There’s a lot of talk about the morning routine. I read an Inman article; they quoted Gary Keller about the topic, and he’s not wrong about the morning routine. But there’s another aspect to this that I’ve learned through interviewing some of the highest achievers out there in all industries.
This one thing you can do besides the morning routine can really set the tone for you so that you can understand your next priorities as well as take control of the day ahead of you.
Again, I am not saying that the morning routine being important is wrong. I am just going to add to it.
They wrote an article about what Gary Keller says a successful agent’s day looks like in his Mega Camp, an annual training conference held in Texas.
According to Inman, “A real estate agent doesn’t have to be organized all day long in order to be a top performer—as long as they make the most of the early morning hours.”
That’s true. I agree that you don’t have to be organized all day long.
They quote Gary Keller, and he said: “Perfection is highly overrated. …If you can wake up in the morning and control your day before noon, you will have the greatest life possible.” (Source: Inman)
As they say, done is better than perfect. Plus, we can’t even reach perfection. So, I agree, perfection is overrated. But the next part is where I’m going to challenge you a little bit. I'm not saying that there’s a right or wrong, I’m just going to share something that, from what I’ve seen, is a little better.
Inman further adds that Jen Davis, Vice President of KW MAPS Coaching, subscribes to the morning routine philosophy—it is what she teaches agents she works with.
“In addition to ensuring a more productive day, the morning-centered strategy can have the added benefit of lowering anxiety,” according to Inman.
That is true to an extent because have you ever noticed that when you’re about to go to bed, you get this anxiety and you remember some things that you forgot to do during the day, and you go “I should have done this, and that.”
Anxiety always comes in during the evening. But Mike Scioscia, a great baseball player that I interviewed at Success magazine, said, "You know what, I don’t have that. I don’t have that [anxiety in the evening] at all. I have control of my day, and let me share with you what [I do].
Inman also quotes Jen Davis, and she said: “In anxious times, productive activity limits your anxiety. …When production is high, anxiety is low.”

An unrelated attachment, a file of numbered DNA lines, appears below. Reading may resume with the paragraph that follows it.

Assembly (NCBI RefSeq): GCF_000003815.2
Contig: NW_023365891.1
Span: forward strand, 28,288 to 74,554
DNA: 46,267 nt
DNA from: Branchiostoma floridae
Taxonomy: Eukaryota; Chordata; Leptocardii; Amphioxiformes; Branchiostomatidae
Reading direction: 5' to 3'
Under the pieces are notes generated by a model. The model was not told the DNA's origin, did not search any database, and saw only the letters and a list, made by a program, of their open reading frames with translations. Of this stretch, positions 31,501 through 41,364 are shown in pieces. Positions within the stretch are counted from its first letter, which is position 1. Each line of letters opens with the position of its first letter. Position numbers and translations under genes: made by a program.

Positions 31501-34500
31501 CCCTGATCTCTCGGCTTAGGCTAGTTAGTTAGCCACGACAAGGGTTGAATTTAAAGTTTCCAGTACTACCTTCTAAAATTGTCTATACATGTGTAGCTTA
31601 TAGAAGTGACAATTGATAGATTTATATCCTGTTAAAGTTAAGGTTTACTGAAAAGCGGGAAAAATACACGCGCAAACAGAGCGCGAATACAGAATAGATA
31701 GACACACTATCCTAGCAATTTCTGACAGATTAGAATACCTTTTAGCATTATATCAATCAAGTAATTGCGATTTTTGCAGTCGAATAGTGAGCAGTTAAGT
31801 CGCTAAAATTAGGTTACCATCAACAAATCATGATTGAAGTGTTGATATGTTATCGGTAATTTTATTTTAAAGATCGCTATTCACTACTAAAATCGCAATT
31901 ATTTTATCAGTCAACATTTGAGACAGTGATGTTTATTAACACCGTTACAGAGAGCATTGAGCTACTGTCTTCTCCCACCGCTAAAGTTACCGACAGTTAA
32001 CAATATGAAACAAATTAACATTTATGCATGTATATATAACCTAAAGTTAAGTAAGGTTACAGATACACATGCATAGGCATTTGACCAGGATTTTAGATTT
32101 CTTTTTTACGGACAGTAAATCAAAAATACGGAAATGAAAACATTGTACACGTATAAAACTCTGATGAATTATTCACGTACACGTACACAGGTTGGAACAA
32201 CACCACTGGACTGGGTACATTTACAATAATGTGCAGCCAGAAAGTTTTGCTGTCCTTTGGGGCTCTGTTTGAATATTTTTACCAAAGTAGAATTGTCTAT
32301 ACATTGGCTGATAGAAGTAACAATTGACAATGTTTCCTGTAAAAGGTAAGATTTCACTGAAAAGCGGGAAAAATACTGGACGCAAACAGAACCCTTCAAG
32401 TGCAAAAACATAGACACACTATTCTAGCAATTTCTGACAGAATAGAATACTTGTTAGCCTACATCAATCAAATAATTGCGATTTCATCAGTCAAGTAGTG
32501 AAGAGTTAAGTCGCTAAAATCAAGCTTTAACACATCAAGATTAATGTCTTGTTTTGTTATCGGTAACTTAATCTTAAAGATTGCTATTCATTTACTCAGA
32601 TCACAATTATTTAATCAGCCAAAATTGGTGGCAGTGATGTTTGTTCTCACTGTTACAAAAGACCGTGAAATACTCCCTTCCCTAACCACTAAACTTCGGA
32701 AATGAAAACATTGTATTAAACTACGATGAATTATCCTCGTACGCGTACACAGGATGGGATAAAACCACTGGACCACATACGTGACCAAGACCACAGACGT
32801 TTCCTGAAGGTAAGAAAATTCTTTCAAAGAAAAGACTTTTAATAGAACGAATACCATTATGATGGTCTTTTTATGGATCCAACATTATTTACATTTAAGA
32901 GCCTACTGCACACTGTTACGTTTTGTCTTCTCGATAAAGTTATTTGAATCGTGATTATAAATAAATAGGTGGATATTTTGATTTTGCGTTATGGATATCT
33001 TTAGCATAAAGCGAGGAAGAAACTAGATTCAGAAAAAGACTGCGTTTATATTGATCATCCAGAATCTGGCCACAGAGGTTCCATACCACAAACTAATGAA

Lastly, according to Inman, “After noon, if an agent has had a productive morning, they’ll then find there’s little need to be as demanding or manage their time as closely, Keller said. They’ll find they can remain productive with a fraction of the stress.”
Obviously, that is oversimplified. Gary Keller went a little deeper into it in person.
Now, I want to share with you one piece that is absolutely missing from this, and that’s the evening routine. We don’t talk about it. Most people find themselves so tired from the day that they find it hard to do this. But over the years, I’ve developed the process and simplified it so you can do this and have better control of your day.
I interviewed Sarah Jakes Roberts a while back, and she said something to me that was absolutely amazing.
She said she looks at her day—the coming day—the evening before. When she’s planning the day ahead during the evening, she looks at the things she planned to do and asks herself, “Am I going to be 100% present for this tomorrow?” for each task and appointment on her list that she had planned for the next day.
If at any point she feels like she won’t be there for that task or appointment 100%, she does one of two things: she either cancels and apologizes (which is the option she prefers not to do), or she asks herself where she needs to be to show up there.
But the bottom line is: Your day starts the night before.
This is the evening routine I created to help you do just that. I love acronyms, so I called this evening routine PREPARE. This is what it means:
For me, the evening routine is more important than the morning routine. Your day tomorrow starts this evening; it doesn’t start tomorrow morning when you go. “Surprise! Let’s kind of figure everything out.” That’s not how it works. It starts the night before, and hopefully, you are planning way ahead (like planning the week ahead during the weekend).